In the News
Manchester introduces £1 a night tourist tax
Manchester has become the first city in the UK to impose an explicit tourist tax - hoping to raise around £3m revenue per year. Many European cities already do this, and it's not seen as unusual. The money is being hypothecated to develop its visitor experience. Edinburgh are considering something similar.
Manchester Tourist Tax, also known as the City Visitor Charge, is a flat rate of £1 per night per room that is charged to overnight visitors staying in hotels, hostels, and other types of accommodation in the city centre of Manchester. The tax was introduced in April 2023 and is expected to raise £3 million per year.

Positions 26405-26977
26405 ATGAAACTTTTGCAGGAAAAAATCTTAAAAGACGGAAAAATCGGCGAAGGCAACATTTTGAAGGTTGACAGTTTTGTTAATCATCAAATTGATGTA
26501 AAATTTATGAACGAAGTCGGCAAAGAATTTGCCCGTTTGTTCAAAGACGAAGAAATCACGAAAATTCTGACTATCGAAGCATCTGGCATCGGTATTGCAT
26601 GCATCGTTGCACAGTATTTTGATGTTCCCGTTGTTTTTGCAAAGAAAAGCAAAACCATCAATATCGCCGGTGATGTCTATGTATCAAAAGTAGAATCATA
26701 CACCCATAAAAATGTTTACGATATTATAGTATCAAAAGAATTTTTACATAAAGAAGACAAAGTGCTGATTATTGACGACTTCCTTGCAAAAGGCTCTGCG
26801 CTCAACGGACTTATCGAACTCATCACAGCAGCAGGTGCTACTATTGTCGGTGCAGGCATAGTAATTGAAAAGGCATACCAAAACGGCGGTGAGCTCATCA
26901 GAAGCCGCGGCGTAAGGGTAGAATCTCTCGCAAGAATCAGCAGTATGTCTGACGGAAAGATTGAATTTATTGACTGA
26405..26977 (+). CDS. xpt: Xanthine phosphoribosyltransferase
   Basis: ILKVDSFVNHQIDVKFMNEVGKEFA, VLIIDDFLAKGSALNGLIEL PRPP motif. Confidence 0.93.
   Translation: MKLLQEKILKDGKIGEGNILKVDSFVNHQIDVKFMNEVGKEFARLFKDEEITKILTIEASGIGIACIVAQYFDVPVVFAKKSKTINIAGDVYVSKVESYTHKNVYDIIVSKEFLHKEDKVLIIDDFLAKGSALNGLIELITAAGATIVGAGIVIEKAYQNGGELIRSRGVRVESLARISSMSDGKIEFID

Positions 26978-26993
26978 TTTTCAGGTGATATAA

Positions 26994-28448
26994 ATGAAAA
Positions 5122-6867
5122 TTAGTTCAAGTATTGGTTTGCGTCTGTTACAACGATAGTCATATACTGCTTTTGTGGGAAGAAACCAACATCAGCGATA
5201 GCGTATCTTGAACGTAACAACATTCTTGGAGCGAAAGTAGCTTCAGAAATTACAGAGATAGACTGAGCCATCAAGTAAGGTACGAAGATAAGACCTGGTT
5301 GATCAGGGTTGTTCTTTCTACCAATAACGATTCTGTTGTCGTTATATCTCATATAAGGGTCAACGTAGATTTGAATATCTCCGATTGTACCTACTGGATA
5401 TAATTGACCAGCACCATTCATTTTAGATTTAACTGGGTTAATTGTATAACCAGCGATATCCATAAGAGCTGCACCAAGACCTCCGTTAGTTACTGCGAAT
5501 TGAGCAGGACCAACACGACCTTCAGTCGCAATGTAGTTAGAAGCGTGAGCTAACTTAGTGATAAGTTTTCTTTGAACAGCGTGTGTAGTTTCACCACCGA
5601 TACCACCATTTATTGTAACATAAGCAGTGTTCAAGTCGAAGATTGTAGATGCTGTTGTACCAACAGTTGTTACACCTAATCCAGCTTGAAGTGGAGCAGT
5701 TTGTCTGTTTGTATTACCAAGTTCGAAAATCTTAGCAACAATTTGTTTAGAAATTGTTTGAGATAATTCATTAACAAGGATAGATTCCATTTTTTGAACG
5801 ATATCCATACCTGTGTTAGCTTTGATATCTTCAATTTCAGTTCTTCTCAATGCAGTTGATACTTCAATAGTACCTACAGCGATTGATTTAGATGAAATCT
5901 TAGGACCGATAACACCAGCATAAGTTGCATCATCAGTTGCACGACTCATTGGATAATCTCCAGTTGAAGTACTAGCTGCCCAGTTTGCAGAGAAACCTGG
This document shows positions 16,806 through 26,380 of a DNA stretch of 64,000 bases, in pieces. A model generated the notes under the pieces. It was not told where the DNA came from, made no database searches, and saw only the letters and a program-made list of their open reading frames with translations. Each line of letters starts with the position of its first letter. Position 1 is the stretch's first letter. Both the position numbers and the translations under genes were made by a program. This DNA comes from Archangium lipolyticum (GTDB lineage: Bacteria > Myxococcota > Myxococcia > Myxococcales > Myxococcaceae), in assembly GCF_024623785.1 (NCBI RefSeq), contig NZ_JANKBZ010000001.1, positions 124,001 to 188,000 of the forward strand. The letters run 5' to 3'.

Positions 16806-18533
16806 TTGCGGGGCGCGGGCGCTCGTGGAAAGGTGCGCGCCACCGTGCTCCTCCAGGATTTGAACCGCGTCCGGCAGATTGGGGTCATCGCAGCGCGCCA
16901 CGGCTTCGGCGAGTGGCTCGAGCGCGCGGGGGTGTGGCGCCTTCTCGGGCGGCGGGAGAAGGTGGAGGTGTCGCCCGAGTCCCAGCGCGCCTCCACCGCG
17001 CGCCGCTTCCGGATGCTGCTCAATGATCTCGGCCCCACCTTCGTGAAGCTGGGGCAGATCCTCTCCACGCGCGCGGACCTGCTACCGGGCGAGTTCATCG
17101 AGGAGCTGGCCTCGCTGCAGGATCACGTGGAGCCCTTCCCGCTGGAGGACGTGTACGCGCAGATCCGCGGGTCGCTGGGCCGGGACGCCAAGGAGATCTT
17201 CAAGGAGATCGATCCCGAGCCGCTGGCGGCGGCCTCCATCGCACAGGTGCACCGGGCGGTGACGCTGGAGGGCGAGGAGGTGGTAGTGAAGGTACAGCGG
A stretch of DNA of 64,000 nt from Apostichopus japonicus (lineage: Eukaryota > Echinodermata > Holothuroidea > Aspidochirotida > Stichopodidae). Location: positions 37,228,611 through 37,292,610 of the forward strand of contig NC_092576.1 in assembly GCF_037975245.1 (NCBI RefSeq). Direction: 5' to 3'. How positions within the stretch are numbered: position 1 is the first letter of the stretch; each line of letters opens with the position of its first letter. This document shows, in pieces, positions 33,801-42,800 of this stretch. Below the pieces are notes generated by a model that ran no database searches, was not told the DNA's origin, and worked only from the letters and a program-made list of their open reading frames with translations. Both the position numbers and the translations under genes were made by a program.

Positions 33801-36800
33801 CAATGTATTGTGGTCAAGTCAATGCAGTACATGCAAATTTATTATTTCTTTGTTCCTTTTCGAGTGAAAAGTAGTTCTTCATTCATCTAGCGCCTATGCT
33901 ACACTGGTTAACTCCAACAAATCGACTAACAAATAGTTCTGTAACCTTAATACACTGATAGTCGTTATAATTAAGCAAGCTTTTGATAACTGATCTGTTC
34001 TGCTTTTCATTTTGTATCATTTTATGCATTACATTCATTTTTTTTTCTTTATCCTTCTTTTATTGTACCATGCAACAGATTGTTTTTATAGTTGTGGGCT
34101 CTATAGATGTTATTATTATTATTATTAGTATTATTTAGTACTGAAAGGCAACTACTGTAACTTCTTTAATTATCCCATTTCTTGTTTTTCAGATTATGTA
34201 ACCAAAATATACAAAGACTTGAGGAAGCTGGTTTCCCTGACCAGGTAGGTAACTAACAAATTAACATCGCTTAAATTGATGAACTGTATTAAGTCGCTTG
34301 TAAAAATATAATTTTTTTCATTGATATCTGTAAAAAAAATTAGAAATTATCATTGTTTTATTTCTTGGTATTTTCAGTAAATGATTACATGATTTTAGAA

The money raised from the tax will be used to fund a range of projects that will improve the visitor experience in Manchester, such as:
- Improving public transport: The money will be used to improve public transport in the city centre, such as by increasing the frequency of buses and trams.
- Improving the city's cultural attractions: The money will be used to improve the city's cultural attractions, such as museums and galleries.
- Improving the city's green spaces: The money will be used to improve the city's green spaces, such as parks and gardens.
The Manchester Tourist Tax is a controversial issue, with some people arguing that it is unfair to charge visitors to the city, while others argue that it is a necessary way to fund the improvements that are needed to make Manchester a more attractive tourist destination.